It’s Sunday morning, after the first full week in which I returned to work from the the Christmas/New Years vacation. Jewel and I are spending a quiet day here at the house. Relaxing, drinking coffee. Well at least I am drinking coffee; Jewel is sitting next to me on the sofa.
It has been weeks since I last enjoyed my Sunday morning coffee cabal with my coworker. My friend left before Christmas to go to his house on Sanibel Island and now finds himself trying to return today. He is caught up in the COVID induced travel cancellations that have been pretty significant around the Christmas/New Years travel period.
COVID is significantly on the upswing in the US, with over a million new cases reported each day over the past week. The increase certainly keeps me from going out unless I need to. In Los Alamos county, COVID cases are up. Ditto at work, where we were reminded to resort to video meetings and to work at home if possible. Earlier in the week I received e-mail from both the middle school and the high school, indicating multiple students with positive tests and others identified for possible testing and quarantine by contact tracing. Important information since both schools have some importance to me in that both of my children are enrolled in each. So far, I am glad that they are continuing to push in class teaching. Both my son and daughter (and I) hated the on line stuff, and it is clear that they suffered from the video instruction. Overall, the pandemic has taken much from kids growing up over the past few years.
For some COVID cases, I understand that people have been vaccinated and still catch the virus. For others, this is a repeat infection. Either way, the virus is still with us, and will probably be around for ever. It will mutate and it will infect all of us at some point. Two points emerge from this, the 670-plus days into the pandemic. The first is that I, like many, are just fed up with the virus and how our government has handled it. Early on, it was shut down everything. It was the need for testing. Today, we still find ourselves short on testing. Shutting down the economy, not so much probably because the 15 days to slow the spread just didn’t do it. Government and employers still push masks and while I wear mine as so directed, I have to conclude that it only offers marginal protection. And while treatments exist, they are difficult to obtain, others are just now coming on-line, and others have may have been altogether discredited by the mainstream. The second is that while the vaccines offer some degree of protection, they do not make us immune. I expect as the virus mutates, it will be like the common cold or the flu and that we will be living with it for a very long time. But don’t take this as medical advice. It is just my opinion.
Today, much of the news is less about reporting events. It is more about reporting the opinion of events. I think objectivity has been lost in the modern age because of how quickly information travels and gets reported. Events can be seen real time. Stories are written and reported across multiple outlets, and the flaws, misinformation, lies, all can be shared without any evidence of truth or facts to back it up. The same story can show up in five, ten, or more newspapers, websites, twitter feeds, etc. Objectivity is now replaced with opinion.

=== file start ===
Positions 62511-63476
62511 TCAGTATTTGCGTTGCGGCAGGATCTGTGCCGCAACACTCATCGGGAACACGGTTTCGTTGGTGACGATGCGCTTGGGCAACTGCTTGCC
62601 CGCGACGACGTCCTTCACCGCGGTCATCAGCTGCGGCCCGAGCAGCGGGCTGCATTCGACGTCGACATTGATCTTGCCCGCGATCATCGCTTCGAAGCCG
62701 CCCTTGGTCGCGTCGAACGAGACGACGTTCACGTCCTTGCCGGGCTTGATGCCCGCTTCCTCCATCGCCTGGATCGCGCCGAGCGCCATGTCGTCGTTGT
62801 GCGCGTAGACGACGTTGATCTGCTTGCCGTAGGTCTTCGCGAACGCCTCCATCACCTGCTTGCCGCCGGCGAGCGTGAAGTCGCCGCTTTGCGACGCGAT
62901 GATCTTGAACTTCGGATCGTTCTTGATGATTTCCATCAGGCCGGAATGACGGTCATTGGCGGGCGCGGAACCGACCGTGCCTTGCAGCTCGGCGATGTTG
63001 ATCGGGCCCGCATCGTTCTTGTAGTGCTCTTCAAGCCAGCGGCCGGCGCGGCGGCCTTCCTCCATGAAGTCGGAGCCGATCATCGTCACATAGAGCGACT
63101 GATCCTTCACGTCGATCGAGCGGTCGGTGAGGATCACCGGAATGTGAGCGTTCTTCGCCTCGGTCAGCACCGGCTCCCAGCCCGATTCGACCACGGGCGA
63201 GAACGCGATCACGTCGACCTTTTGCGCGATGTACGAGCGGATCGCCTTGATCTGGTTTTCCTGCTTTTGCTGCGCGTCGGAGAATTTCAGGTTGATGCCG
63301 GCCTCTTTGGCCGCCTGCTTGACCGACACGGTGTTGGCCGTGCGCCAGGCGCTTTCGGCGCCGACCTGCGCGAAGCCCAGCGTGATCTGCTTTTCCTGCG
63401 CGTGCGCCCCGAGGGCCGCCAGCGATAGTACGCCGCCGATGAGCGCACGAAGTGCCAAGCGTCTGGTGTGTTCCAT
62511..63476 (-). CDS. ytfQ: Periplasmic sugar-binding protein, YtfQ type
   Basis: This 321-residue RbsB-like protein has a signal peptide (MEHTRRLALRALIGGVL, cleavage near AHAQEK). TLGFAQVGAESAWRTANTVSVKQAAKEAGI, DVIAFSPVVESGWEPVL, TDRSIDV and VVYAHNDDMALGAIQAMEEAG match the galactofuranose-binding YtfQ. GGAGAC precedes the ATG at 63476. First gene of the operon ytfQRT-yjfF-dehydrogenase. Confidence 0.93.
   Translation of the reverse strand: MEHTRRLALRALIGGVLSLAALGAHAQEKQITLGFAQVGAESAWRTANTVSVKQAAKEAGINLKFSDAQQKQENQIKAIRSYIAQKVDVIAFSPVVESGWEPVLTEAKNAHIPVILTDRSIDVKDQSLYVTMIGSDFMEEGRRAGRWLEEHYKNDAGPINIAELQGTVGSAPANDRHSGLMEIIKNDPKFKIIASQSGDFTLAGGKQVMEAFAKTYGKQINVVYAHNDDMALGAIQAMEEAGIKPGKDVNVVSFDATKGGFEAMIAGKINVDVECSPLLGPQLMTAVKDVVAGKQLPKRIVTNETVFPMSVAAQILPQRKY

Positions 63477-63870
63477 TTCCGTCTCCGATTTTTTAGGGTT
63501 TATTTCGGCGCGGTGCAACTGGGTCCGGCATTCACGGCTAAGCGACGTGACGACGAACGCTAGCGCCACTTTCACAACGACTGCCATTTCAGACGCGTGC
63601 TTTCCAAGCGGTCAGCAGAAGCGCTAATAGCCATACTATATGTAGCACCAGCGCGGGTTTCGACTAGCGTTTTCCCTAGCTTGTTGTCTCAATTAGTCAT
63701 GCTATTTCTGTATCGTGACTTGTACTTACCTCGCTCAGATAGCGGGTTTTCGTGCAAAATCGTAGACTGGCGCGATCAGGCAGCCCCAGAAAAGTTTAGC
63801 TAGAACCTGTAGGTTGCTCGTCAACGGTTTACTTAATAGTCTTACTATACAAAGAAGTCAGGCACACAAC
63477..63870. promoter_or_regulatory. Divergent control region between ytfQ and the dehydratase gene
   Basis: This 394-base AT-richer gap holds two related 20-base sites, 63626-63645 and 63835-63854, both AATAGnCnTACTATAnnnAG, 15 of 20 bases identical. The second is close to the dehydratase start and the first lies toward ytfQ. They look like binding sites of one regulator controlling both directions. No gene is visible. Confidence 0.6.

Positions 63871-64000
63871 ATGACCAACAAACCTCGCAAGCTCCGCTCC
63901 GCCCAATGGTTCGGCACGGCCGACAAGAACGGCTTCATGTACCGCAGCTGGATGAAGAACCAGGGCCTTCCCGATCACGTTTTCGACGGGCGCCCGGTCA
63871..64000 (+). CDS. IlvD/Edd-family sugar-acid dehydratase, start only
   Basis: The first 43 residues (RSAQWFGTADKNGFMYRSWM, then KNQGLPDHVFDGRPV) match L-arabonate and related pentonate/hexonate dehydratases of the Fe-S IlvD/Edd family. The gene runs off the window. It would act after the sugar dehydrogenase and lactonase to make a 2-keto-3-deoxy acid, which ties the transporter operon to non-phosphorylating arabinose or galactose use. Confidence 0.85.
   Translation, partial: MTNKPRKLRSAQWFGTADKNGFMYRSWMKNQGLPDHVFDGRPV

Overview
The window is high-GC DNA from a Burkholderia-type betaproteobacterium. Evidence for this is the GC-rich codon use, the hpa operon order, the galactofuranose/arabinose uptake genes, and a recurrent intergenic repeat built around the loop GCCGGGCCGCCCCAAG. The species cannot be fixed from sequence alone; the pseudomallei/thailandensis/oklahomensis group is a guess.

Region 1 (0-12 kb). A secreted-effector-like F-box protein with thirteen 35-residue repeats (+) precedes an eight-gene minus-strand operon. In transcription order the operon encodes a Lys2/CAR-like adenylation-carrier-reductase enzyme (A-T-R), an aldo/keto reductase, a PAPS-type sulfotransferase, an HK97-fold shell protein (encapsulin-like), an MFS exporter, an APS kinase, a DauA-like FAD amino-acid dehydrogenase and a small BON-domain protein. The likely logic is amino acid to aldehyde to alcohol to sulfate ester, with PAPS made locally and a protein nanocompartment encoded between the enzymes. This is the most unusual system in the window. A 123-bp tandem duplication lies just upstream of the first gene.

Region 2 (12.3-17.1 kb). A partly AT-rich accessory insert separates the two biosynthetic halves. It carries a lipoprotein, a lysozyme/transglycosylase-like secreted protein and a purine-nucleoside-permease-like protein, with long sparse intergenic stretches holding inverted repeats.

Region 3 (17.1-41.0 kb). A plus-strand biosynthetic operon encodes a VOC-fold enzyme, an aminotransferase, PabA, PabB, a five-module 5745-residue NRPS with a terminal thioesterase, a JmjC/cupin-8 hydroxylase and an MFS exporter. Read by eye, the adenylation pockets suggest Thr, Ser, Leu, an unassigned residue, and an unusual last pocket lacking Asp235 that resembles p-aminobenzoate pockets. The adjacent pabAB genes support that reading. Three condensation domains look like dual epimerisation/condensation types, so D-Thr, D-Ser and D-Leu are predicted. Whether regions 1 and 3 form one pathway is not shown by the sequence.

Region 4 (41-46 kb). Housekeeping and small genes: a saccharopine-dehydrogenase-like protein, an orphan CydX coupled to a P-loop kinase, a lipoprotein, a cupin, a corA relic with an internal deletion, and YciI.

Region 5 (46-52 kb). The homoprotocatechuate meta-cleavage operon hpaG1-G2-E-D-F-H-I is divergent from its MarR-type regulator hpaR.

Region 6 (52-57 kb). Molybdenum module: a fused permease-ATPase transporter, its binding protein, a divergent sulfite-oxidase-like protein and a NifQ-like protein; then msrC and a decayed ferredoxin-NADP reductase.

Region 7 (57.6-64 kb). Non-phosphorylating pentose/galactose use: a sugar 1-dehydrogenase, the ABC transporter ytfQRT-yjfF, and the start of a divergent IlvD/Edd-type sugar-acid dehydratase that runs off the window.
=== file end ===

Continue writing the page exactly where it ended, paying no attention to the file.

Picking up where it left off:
The dictionary defines opinion as a belief, judgment, or way of thinking about something : what someone thinks about a particular thing. Newspapers now have opinion sections, where experts tell the story based on their beliefs, judgement, or way of thinking. Even what I write her is my opinion, based on my thinking, beliefs, education, background, experience. Included in that is political thinking and ideology. It is important to understand as much about the person who conveys the story as part of how one understands and interprets the story itself. This is the objectivity that people need today to understand what is going on around them.
Kevin M. Lerner recently wrote an article on the online website The Conversation in June 2020 about “Journalists believe news and opinion are separate, but readers can’t tell the difference”. Lerner is Assistant Professor
of Journalism at Marist College and edits the Journal of Magazine Media. His research focuses on the intellectual history of journalism through press criticism, satire, and magazines. The basic premise of the article is that the newspapers of today have sections that report news, and tell opinion. But is difficult for today’s reader to tell the difference.
The title of today’s post is “Happy Sunday…” It is my opinion that this Sunday is a happy day. I got a good nights sleep. I awoke in a good mood. I am not angry at my surroundings for the moment. But that could change as the day goes on.
There, I just gave you my opinion of his article. But we see it in the newspaper, on TV. Whether it is the Washington Post or the Wall Street Journal, or CNN versus FOX News. It is everywhere. Now more than ever, objectivity is needed as the world becomes a more troubling place. Russia looks poised to invade the Ukraine. China looks like it will use force to take over Taiwan. The Middle East continues to be in constant turmoil. And in the USA, the media continues to push the January 6 coup. The left hijacks the story line as an attempt to overthrow the government while the right pushes it as political protest.
We could write more about all of these political situations but I will save that for another time. Several things are still clear. It is Sunday. I am still happy. But I need more coffee. Until next time, be safe, enjoy reading TheMcKeeSpot and come back often. Drop a note if you like or dislike what you see here. I enjoy reading new things and conversing with new people.